A United Nations investigator has reacted to the current crackdown in Eritrea, a problem that has resulted in human rights abuses, infringement of basic and spiritual freedom, according to a new report.
The country, led by President Isaias Afwerki, is not operating a functional constitution and has never held a national election. Arbitrary detention is commonplace, and citizens are required to perform national service, often for their entire working lives.
Eritrean secondary education also serves as a conscription machine that subjects students to forced labour and physical abuse as they are groomed for indefinite government service. The Global Slavery Index estimates that 93 out of every 1,000 citizens are living in a form of modern slavery in the country, which ranked second-worst in the world.
In 2018, there were hopes that after a historic peace settlement with Ethiopia, it would institute reforms. That is yet to be materialized, however, with a UN report on its human rights conditions discovering widespread human rights violations, together with arbitrary arrest, enforced disappearances, sexual violence, and torture.
An investigation on the state of affairs of human rights in the eastern country by Daniela Kravetz condemned the federal government’s repression of spiritual freedom. According to her, Christians worshipping without authorities’ approval are arrested while Muslims are also arrested and jailed.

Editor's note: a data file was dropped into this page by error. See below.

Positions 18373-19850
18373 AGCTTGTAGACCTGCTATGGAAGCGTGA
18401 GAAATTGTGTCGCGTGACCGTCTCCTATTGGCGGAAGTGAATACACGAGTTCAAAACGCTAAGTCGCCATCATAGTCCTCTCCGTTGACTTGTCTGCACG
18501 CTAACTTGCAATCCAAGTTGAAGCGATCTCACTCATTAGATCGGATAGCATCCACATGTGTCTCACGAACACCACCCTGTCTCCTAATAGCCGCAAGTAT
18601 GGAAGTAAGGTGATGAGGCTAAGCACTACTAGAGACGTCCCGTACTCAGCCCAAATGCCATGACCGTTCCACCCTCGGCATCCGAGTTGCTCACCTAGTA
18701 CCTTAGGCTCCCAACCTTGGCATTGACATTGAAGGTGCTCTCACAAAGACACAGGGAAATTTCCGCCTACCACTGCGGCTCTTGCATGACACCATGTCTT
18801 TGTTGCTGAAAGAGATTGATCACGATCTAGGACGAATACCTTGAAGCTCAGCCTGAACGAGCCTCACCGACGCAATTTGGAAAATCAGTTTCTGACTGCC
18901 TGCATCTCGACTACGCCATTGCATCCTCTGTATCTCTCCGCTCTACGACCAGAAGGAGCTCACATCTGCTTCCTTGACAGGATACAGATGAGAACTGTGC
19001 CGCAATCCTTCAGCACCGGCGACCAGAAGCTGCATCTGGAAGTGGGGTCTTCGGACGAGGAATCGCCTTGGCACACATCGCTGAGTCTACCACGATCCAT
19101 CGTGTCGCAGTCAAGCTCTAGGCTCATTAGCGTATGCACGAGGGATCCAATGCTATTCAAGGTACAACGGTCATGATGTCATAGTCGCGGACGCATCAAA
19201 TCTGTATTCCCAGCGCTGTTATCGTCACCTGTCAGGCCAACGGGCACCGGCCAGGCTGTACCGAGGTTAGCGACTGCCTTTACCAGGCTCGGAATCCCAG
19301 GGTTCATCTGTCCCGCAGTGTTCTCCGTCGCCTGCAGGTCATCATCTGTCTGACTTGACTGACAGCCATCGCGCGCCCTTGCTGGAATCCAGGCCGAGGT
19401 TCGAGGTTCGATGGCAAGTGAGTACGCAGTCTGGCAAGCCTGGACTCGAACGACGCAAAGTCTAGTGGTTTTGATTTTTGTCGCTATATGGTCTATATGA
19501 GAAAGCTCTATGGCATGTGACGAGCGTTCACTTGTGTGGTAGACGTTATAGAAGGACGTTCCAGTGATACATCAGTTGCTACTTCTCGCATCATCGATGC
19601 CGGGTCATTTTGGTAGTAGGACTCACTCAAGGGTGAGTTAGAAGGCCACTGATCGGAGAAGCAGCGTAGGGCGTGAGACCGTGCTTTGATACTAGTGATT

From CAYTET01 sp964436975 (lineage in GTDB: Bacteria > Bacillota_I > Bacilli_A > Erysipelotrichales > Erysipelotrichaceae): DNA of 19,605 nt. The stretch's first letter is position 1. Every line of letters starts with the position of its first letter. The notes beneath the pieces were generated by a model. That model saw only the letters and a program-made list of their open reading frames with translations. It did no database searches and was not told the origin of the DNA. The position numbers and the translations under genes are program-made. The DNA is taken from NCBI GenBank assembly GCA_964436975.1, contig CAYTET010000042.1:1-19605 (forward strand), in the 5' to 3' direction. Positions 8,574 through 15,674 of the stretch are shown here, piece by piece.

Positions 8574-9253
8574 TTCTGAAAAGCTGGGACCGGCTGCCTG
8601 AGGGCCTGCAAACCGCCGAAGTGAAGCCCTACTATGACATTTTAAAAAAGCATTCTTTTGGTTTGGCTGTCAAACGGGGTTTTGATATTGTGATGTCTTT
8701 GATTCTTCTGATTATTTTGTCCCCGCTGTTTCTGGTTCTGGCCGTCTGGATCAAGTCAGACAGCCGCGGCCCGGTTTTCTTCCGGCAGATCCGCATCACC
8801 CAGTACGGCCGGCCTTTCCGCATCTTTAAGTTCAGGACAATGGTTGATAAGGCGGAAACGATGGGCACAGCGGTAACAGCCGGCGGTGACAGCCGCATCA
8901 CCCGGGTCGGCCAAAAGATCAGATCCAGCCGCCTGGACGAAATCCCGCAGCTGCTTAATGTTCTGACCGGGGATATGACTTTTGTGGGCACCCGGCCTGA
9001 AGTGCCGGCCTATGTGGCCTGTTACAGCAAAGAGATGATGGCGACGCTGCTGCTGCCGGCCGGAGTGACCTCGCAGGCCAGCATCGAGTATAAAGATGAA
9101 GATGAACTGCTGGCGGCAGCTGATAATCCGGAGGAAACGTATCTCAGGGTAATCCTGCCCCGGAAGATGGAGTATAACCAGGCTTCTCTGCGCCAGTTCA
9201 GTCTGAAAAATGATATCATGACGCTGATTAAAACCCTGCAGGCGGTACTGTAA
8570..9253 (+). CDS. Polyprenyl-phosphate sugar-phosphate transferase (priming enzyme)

Recently, the government closed down Catholic-run schools and hospitals, saying it was imposing old regulations that stipulate that religious bodies cannot run such institutions. In this regard, the government, with no respect to the human right, had given a directive to bar the Ethiopian Catholic priest, Berhaneyesus Demerew from entering the country.
The cleric was due to attend an event marking the 50th anniversary of the construction of Kidane Mehret Cathedral in Eritrea’s capital, Asmara. He had arrived at Asmara airport but was obliged to return to Ethiopia the next afternoon after fruitless attempts to reach the crowd gathered to welcome him.
Kravetz sees no justification for the country’s failure to reform its obligatory nationwide service. Also, the government’s failure cannot be justified on the grounds of the financial challenges in the country, where there are no job creation or wage hikes for conscription, she added.
“There are, nonetheless, speedy measures that the authorities might take that don’t rely upon financial reforms, resembling stopping the continuing roundups of youth for compelled conscription, separating secondary training from navy conscription and putting in mechanisms to watch and stop abuses towards conscripts, specifically towards feminine conscripts,” she stated.
Kravetz further called for the release of all political detainees and other prisoners that were locked up of conscience. “People are arbitrarily arrested because of their opposition to the government or their beliefs as conscientist objectors,” she said, also noting that many of the prisoners have been jailed for decades without any recourse to justice or relief.
Meanwhile, Eritrean Ambassador to the UN, Tesfamicael Gerahtu, calls the report “politically-motivated and ill-intentioned,” adding that it portrayed his country in a negative light and does not reflect any of its positive achievements.
Defending the African government, Gerahtu noted the fact that the eastern country is at peace after two decades of conflict but in the process of resolving the social and economic problems that have arisen in the past.